Amazon Alexa skills pose potential security threat according to study

Researchers found that developers could publish skills under false names, change code after publication and more

One of the ways that Amazon sets its Alexa digital assistant apart from the competition is through a massive library of third-party ‘skills.’

Skills enable all kinds of extra functionality on Alexa, from checking the weather to playing music. A recent count puts the number of skills at over 100,000, although The Verge notes that most of those skills are gimmicks and jokes that don’t really add much value. Worse than that, new research suggests these skills could also be a privacy threat.

According to a study performed by researchers at North Carolina State University and Germany’s Ruhr-University Bochum, there are several potential issues with how Amazon manages Alexa skills.

For one, Alexa can automatically enable skills if users ask specific questions called ‘invocation phrases.’ Researchers found 9,948 skills with duplicate invocation phrases in the U.S. skills store alone. Duplicate phrases could lead to Alexa activating the wrong skill since it’s unknown how Alexa decides which skill to enable.

Worse, researchers found that developers could publish skills under the names of well-known tech firms, like Samsung or Microsoft. Someone with malicious intent could potentially publish a fake skill masquerading as one from a reputable developer to trick people into enabling it on their Echo devices.

On top of that, skill developers can change their code after publishing the skill. While there are limits to these changes, it’s possible that a bad actor could use the loophole to add malicious code to a skill.

Finally, researchers found that Amazon had loose privacy policies around skills. The e-commerce giant had requirements related to certain types of personal data, like location information. One requirement was that any skill requesting access to some of the personal data must have a publicly available privacy policy. Researchers found that of 1,146 skills they checked that requested access to that data, 23.3 percent either didn’t have a privacy policy at all, or had one that was incomplete or misleading. Some even requested the data despite offering a privacy policy that explicitly said they didn’t access private information.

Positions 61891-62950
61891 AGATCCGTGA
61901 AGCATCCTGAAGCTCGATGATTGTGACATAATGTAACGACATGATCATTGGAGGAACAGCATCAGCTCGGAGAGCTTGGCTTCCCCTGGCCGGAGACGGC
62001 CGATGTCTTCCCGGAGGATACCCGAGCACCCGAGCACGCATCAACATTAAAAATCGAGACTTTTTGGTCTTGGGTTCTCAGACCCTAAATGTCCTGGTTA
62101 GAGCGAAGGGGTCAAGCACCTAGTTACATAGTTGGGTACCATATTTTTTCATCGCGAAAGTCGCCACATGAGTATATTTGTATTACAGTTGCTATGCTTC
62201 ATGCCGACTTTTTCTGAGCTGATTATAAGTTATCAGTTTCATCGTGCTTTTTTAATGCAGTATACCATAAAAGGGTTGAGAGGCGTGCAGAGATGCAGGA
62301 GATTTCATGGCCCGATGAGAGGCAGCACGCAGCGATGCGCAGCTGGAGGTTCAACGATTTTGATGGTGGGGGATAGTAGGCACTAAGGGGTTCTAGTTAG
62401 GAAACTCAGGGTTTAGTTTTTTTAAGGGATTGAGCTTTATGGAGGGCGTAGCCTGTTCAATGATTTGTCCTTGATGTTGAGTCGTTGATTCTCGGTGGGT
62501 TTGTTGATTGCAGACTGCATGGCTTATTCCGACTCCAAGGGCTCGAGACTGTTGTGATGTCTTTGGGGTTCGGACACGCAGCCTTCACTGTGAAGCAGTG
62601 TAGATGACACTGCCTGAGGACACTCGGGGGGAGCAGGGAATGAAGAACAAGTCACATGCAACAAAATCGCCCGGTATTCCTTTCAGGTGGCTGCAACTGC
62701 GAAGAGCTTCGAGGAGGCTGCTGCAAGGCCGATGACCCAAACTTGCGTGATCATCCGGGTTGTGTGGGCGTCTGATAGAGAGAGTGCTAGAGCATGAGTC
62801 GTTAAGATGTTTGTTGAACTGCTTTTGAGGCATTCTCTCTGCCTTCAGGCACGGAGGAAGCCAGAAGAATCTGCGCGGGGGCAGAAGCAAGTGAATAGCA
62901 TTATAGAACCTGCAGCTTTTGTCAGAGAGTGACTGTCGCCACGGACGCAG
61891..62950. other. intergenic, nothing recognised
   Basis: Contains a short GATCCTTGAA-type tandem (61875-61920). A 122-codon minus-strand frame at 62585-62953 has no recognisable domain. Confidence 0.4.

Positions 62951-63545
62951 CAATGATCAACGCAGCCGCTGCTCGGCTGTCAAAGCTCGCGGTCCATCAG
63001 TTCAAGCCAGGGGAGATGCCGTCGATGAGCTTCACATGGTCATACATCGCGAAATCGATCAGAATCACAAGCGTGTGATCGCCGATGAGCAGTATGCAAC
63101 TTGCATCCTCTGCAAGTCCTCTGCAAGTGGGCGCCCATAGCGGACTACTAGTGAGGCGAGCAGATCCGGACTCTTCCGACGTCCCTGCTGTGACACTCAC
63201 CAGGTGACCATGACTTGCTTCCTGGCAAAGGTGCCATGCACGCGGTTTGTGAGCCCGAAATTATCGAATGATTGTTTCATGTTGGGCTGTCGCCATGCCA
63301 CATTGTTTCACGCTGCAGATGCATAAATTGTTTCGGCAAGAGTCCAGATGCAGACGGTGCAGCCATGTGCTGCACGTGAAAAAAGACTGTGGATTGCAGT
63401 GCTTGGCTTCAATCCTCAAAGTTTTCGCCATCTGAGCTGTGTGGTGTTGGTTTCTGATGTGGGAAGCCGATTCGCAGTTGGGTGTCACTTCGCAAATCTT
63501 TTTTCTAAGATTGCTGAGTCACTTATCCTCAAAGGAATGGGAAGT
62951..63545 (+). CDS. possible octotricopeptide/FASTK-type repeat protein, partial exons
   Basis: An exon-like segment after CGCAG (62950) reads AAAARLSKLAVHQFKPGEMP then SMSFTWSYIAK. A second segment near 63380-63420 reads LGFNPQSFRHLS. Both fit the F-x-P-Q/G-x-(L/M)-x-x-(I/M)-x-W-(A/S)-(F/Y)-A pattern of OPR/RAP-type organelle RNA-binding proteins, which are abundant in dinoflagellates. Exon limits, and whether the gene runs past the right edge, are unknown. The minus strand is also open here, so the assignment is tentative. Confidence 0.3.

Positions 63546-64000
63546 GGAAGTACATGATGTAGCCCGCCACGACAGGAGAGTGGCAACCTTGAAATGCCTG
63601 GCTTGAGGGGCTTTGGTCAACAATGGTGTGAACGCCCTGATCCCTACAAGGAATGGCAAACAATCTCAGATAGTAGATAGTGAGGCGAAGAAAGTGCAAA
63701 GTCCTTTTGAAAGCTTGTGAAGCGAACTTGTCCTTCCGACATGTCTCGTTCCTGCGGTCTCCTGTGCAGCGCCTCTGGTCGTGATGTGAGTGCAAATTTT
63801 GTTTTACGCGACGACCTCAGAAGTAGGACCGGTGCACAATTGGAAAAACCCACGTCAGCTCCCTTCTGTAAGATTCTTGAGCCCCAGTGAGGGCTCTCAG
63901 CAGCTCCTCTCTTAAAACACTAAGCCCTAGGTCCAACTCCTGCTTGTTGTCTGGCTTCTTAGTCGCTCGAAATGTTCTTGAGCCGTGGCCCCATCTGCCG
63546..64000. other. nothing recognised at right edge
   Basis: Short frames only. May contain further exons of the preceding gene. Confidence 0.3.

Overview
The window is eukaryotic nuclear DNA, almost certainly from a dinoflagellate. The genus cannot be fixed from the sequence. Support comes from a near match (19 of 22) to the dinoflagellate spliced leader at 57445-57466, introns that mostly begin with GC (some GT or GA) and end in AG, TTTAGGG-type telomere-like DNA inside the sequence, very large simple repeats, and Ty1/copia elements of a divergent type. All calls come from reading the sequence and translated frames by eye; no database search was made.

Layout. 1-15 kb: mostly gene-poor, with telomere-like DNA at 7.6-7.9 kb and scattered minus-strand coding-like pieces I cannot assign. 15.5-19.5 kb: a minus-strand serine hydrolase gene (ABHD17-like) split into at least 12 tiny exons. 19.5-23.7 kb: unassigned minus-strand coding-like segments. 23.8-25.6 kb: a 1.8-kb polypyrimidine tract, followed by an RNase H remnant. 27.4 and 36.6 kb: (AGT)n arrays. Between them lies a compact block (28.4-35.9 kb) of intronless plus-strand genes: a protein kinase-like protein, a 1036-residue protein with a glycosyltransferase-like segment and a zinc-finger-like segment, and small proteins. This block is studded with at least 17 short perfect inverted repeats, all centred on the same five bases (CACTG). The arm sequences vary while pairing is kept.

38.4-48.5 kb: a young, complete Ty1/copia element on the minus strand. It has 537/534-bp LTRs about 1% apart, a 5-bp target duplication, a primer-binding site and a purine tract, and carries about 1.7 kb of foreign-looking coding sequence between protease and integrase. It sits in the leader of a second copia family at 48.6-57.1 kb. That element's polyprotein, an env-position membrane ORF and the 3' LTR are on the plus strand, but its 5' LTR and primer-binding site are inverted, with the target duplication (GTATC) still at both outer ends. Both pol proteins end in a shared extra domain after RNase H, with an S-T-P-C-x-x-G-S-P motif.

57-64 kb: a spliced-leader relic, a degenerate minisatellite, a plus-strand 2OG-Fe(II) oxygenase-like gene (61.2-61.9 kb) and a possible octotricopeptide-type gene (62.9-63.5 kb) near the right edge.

Time to clean up your skills

An Amazon spokesperson told ZDNet in a statement that security was a “top priority” and that the company conducts security reviews as part of certifying Alexa skills. You can read the full statement below:

“The security of our devices and services is a top priority. We conduct security reviews as part of skill certification and have systems in place to continually monitor live skills for potentially malicious behavior. Any offending skills we identify are blocked during certification or quickly deactivated. We are constantly improving these mechanisms to further protect our customers.”

However, despite Amazon’s claim, the research shows that skill privacy is lax. If you use Alexa, it may be a good time to clean up some of your skills. The Verge shared details on how to make that happen.

Users need to head to ‘alexa.amazon.com‘ and look for the ‘Skills’ option in the sidebar. Click it, then ‘Your skills’ in the top-right corner. From there, disable any skills you aren’t using. Considering Alexa can automatically enable some skills with an invocation phrase, it’s probably smart to keep an eye on your skills and disable any that get added this way unless you need them.

Source: NC State / Ruhr-University Bochum Via: The Verge, ZDNet